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Thread: Leica regret?

  1. #11

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    Nothing in the world prevents you from forming your own opinion about whether you like something and want to acquire or keep it, vs not acquiring or selling it. We have all had regrets over something, if not over a Leica. Just use what works for you.

  2. #12
    frank's Avatar
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    That lens, while great optically, is heavy and long (for a 50).

    Try the f2.5 50mm from CV, a collapsing 50mm lens, or any 28, 35, or 40mm lens.
    The Leica then becomes portable.
    My blog / photo website: http://frankfoto.jimdo.com/

  3. #13
    Jim Jones's Avatar
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    I preferred Leica rangefinders for 50 years, despite having SLR, TLR, and LF equipment most of that time. Any camera system demands experience for comfortable results. Don't give up too soon on any new system.

  4. #14
    Richard Sintchak (rich815)'s Avatar
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    I'd give it a few months before you decide you don't like it. Obviously you're not used to it. But if you truly hate it then go back to the TLR but you really have not given much of a chance.
    -----------------------

    "Well, my photos are actually much better than they look..."

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  5. #15

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    new Rollei

    I just bought a "new" 60-year-old Rolleiflex after not having one for 40 years. (I had a Yashicamat in between.) It is a fabulous camera but I have several rangefinders which are better for some kinds of work. I got rid of my Leica M2r in the 1970s, and regret it. I suggest you keep the Leica as it is a fabulous camera. You might decide one day you now have the perfect photo situation for a rangefinder.

  6. #16
    Sirius Glass's Avatar
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    I have mostly moved away from 35mm to medium format, however my camera of choice is a Hasselblad. Use a Hasselblad and you will never go back.
    Warning!! Handling a Hasselblad can be harmful to your financial well being!

    Nothing beats a great piece of glass!

    I leave the digital work for the urologists and proctologists.

  7. #17
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    A carpenter, even a hobbyist woodworker, would have more than one type of saw or hammer. Some cameras are better for some tasks than others, and the nature of the tasks can differ.
    My blog / photo website: http://frankfoto.jimdo.com/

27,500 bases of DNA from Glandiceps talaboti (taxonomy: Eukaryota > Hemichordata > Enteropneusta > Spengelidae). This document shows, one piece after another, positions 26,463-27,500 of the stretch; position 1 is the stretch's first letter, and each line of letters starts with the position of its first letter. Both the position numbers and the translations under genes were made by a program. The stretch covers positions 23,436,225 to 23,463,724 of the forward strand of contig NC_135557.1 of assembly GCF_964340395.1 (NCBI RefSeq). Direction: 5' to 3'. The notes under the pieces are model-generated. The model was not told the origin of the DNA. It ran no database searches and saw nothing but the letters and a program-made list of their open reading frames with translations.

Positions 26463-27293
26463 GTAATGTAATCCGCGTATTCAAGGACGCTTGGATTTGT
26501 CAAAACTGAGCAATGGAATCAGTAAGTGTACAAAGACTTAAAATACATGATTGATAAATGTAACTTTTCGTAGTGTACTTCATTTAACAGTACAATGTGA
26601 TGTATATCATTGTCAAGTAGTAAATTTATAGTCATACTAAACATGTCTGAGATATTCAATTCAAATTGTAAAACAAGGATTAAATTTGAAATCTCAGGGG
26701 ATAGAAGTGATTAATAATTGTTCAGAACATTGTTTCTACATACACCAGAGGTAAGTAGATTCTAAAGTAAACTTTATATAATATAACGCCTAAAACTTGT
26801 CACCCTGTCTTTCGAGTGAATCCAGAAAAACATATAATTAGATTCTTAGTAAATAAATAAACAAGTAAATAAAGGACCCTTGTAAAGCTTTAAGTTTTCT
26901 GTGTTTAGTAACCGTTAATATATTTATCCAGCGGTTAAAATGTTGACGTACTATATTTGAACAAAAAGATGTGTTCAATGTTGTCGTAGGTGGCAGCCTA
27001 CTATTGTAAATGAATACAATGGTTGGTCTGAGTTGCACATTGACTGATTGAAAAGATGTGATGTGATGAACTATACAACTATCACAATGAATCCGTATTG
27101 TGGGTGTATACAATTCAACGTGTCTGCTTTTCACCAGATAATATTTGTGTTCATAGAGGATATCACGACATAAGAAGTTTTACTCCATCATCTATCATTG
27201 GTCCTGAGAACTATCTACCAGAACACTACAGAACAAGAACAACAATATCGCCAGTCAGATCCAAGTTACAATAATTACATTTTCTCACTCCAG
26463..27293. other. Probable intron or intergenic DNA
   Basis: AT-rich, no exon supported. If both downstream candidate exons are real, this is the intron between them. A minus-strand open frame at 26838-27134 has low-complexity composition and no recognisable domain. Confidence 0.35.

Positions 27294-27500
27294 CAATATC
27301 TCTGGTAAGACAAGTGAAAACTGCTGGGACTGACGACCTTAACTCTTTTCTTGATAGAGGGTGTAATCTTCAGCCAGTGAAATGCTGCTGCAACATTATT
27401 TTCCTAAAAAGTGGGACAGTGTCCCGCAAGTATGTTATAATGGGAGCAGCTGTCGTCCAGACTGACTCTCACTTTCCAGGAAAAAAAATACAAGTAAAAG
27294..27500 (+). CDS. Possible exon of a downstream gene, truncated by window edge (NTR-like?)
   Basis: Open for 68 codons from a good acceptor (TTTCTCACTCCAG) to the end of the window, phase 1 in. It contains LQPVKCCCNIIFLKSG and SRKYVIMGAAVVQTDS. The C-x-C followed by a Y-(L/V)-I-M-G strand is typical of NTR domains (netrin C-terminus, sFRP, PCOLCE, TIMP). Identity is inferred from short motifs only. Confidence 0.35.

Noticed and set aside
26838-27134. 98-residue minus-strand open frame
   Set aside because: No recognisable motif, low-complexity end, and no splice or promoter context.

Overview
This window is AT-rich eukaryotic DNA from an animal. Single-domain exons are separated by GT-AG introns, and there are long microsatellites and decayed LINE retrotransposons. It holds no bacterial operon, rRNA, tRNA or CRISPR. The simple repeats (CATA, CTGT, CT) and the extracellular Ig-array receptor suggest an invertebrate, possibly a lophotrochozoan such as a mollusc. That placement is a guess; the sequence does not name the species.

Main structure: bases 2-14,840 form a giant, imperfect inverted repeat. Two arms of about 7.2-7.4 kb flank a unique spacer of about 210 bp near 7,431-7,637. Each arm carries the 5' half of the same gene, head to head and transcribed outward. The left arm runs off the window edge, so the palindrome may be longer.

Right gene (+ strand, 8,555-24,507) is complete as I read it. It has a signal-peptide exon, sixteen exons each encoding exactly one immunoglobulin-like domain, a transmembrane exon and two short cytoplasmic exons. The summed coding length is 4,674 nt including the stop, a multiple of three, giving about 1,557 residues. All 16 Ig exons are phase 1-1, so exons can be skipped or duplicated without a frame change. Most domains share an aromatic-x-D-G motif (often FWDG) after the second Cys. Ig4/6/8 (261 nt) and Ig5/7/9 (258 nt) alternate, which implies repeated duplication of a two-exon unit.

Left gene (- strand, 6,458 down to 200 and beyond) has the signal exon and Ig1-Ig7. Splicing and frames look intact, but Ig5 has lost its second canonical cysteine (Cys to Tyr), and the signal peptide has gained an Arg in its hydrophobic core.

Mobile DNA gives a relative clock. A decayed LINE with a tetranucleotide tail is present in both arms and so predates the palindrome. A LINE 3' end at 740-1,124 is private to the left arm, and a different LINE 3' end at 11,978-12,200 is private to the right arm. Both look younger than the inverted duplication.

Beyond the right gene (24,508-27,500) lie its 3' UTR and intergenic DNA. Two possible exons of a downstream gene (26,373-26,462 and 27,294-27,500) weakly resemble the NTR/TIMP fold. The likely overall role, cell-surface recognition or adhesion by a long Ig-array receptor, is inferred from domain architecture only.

8. #18

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    I have 6 or 7 hammers. They all bend nails about the same, except some will bend them faster.

  9. #19
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    There are many reasons that SLRs overtook rangefinders in popularity, and they are just as valid today as they were in the '60s.
    f/22 and be there.

  10. #20

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    Quote Originally Posted by Ian Grant View Post
    I'm happy working with a Leica or TLRs, you just need to get used to the M2 then it becomes intuitive.

    Ian
    Sound advice. In my case it was some 25 years of working with Nikons and Hasselblads before I picked up my first rangefinder (an M4P that I no longer own). For the first year or so, I fought constantly with the camera; using it just wasn't intuitive in the way my Nikons are. But after a year or so of (infrequent) use, the thing gradually became more comfortable to use. That said, to this day, I remain anything but proficient with changing film (I often find my self cussing like a sailor when loading fresh film); possibly one roll in five is loaded on the first attempt. Still, the Leicas are a pleasure to shoot with; I wouldn't part with them for anything.
    An assortment of F-series Nikons (F to F6, excluding the F4) with quite a few Nikkors, a pair of M6s with some Leitz glass, a pair of 500c/ms with a wide range of Zeiss optics and, just to help keep Duracell solvent, a D800.

    Favourite films: (1). KE ("Kodachrome Era"): 35mm: PKM25 and PKR64, HP5/Tri-X; 120: PKR64, PanF, FP4. (2). PKE ("Post-Kodachrome Era"): (a) 35mm: E100G, HP5 Plus/Tri-X and Delta 3200; (b) 120: E100G, PanF Plus, FP4 Plus, TMax 100.

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